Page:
3752 Camillo

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3752 Camillo
Discovery [1]
Discovered by E. F. Helin
M. Barucci
Discovery site Caussols (010)
Discovery date 15 August 1985
Designations
MPC designation 3752 Camillo
1985 PA
Apollo, NEO
Orbital characteristics[1]
Epoch 13 January 2016 (JD 2457400.5)
Uncertainty parameter 0
Observation arc 14481 days (39.65 yr)
Aphelion 1.8398 AU (275.23 Gm)
Perihelion 0.98703 AU (147.658 Gm)
1.4134 AU (211.44 Gm)
Eccentricity 0.30168
1.68 yr (613.78 d)
292.00°
0° 35m 11.508s / day
Inclination 55.560°
147.98°
312.22°
Earth MOID 0.078229 AU (11.7029 Gm)
Jupiter MOID 3.38556 AU (506.473 Gm)
Jupiter Tisserand parameter 4.243
Physical characteristics
Dimensions ~ 2.3 km[2]
37.846 h (1.5769 d)
0.22[2]
15.3

3752 Camillo is an Apollo asteroid with a perihelion (closest approach to the Sun) of 0.99 AU and an orbital period of 614 days (1.68 years).[1] It has a well determined orbit with an observation arc of almost 40 years and an uncertainty parameter of 0.[1]

The asteroid was discovered on August 15, 1985 by Eleanor F. Helin and Maria A. Barucci using a 0.9-metre (35 in) telescope.[2] Lightcurve studies by Pravec in 1998 suggest Camillo has an elongated shape with a diameter of about 2.3 km and takes 38 hours to rotate.[2]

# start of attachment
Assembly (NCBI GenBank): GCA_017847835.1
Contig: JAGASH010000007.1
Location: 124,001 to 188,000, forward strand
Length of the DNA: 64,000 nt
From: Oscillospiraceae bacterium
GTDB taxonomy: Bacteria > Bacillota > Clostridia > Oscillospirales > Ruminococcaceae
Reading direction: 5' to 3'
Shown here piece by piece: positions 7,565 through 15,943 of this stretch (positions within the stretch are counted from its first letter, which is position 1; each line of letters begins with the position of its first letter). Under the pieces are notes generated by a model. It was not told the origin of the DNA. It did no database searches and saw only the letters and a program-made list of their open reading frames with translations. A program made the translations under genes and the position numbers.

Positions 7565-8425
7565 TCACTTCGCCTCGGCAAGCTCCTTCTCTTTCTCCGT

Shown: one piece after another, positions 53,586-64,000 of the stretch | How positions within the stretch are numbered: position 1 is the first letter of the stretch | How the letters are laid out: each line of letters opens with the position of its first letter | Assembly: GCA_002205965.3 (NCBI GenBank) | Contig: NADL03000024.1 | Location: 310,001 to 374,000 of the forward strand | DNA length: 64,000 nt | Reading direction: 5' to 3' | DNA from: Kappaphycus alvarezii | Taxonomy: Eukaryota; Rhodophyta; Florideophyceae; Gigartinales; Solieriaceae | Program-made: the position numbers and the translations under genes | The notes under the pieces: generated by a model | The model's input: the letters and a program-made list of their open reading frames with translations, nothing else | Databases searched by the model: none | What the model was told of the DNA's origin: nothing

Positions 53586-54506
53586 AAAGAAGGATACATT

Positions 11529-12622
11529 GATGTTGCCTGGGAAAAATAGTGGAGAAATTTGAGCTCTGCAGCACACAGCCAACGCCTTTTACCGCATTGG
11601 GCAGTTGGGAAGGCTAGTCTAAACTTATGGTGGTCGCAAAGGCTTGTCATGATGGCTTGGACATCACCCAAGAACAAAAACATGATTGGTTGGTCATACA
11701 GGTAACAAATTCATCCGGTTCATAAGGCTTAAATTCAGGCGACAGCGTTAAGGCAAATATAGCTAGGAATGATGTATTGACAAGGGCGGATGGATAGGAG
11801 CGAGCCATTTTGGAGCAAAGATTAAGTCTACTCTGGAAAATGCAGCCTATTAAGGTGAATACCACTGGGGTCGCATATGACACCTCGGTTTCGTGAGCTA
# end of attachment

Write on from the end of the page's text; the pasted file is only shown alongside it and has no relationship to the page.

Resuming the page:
The closest point between the orbit of the Earth and the orbit of Camillo (Earth MOID) is currently 0.07955 AU (11,901,000 km; 7,395,000 mi)[1] so Camillo does not come close enough to Earth to qualify as a potentially hazardous asteroid. Camillo came to perihelion on 1976-Jan-06 and on 1976-Feb-17 Camillo passed 0.08013 AU (11,987,000 km; 7,449,000 mi) from Earth.[1]

2013 passage[edit]

Camillo came to perihelion on 27 December 2012.[1] On 12 February 2013 the asteroid passed 0.14775 AU (22,103,000 km; 13,734,000 mi) from Earth[1] and had an apparent magnitude of 13.[2] During the 2013 passage the asteroid was studied by radar using Goldstone and Arecibo.[2]

References[edit]

  1. ^ a b c d e f g h "JPL Small-Body Database Browser: 3752 Camillo (1985 PA)" (2015-09-21 last obs.). Jet Propulsion Laboratory. Retrieved 14 April 2016. 
  2. ^ a b c d e f Dr. Lance A. M. Benner (November 15, 2012). "3752 Camillo Goldstone Radar Observations Planning". NASA/JPL Asteroid Radar Research. Retrieved 2012-11-23. 

External links[edit]